There is some evidence that people who have a short frenulum could see improvements in premature ejaculation times if the frenulum is removed.
It seems with you there could be a change if you tear your frenulum. It probably depends on how much of the frenulum was damaged and if you had a short frenulum to begin with.
I am unsure of your particular situation for example did you tear your frenulum and notice a difference, are you concerned about premature ejaculation and wondering if removing the frenulum would help etc…
If you were a client at one of our STI clinics I would recommend that you speak to your family doctor about this and that they would probably refer you to an urologist (a specialist).
Premature ejaculation is a common concern for many people and there are a range of different causes and treatments. It’s important to see a health professional with experience in this area so that they can recommend a treatment that would work for you. Let us know if you need help finding a health professional in your area.
Let us know if this does not answer your question or if you have any more questions or concerns.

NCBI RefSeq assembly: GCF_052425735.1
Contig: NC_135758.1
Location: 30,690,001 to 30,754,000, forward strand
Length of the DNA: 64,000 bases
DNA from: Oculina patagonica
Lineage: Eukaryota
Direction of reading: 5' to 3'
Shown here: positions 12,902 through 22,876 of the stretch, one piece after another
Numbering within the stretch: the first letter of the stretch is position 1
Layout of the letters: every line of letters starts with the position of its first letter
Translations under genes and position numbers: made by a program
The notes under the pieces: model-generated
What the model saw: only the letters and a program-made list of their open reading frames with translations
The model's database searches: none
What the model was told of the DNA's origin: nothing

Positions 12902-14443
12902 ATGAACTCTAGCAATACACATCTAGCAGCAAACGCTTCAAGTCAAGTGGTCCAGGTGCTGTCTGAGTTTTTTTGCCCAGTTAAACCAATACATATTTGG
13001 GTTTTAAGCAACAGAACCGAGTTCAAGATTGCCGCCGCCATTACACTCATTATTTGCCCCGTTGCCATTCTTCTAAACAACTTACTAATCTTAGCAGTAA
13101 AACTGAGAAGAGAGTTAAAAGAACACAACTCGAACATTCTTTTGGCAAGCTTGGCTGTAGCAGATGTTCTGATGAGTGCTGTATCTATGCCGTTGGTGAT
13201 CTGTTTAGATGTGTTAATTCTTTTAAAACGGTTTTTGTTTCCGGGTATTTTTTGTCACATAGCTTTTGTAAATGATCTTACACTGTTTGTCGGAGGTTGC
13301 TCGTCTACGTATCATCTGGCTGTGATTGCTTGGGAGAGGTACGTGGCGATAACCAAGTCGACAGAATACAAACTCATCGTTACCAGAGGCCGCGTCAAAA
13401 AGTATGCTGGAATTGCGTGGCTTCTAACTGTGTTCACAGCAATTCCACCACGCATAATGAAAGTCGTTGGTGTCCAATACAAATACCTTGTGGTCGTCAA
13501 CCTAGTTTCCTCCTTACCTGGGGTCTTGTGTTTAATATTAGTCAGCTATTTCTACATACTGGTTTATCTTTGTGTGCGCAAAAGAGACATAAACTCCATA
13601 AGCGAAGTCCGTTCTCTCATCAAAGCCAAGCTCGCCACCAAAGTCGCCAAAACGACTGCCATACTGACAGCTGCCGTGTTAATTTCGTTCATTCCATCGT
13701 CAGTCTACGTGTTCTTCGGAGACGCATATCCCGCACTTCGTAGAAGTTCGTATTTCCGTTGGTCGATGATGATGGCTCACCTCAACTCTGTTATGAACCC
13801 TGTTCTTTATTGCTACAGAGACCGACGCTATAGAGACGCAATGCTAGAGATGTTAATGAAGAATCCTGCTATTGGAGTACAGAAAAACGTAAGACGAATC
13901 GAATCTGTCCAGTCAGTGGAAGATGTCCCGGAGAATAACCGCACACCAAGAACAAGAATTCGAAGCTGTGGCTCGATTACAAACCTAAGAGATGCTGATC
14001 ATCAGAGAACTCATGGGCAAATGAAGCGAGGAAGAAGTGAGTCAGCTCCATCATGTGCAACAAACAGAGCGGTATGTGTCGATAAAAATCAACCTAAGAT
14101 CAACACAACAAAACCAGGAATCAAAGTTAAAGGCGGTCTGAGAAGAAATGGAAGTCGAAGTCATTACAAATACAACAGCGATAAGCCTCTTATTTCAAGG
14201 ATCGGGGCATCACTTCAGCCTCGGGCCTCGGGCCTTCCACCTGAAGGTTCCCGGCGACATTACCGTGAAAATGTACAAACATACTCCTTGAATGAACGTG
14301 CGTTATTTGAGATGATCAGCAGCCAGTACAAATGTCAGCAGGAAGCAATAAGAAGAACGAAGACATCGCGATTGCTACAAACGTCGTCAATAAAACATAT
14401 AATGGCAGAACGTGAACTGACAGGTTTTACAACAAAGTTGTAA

Hello, this is quite a common occurrence: you are not alone on this topic. Before we can get to the matter exactly, there are a few questions one must ask themselves.
1) Have I ever reached “climax” on my own/by myself? If yes, see question 2.
If no, this may be a good starting point. If you feel comfortable, it may be a good idea to explore your body and see what feels good for you so that you can tell your partner(s). This is great knowledge to have and share. What stimulates someone to “climax” can also change and evolve over time.
2) How / in what ways, do I stimulate myself to reach “climax”.
3) Am I able to guide my partner, in the same way I stimulate myself, to help me “climax”
It is important for one to know their own body for what feels good and what does not: everyone has their own erogenous zones. By exploring one’s own body, we are better equipped to guide our partner(s) into honing in on those spots and giving us maximum pleasure to “climax” (orgasm). If you’d like to explore some of your options it maybe of benefit speaking to a sexual therapist or counsellor.
It’s really normal to feel scared when thinking that something might be wrong or when facing something unknown, like a first physical exam. The most important thing will be to have a doctor that you can trust and to have a discussion about what symptoms you have been experiencing. That way, together you and the doctor can decide what the best tests and follow up will be for your situation.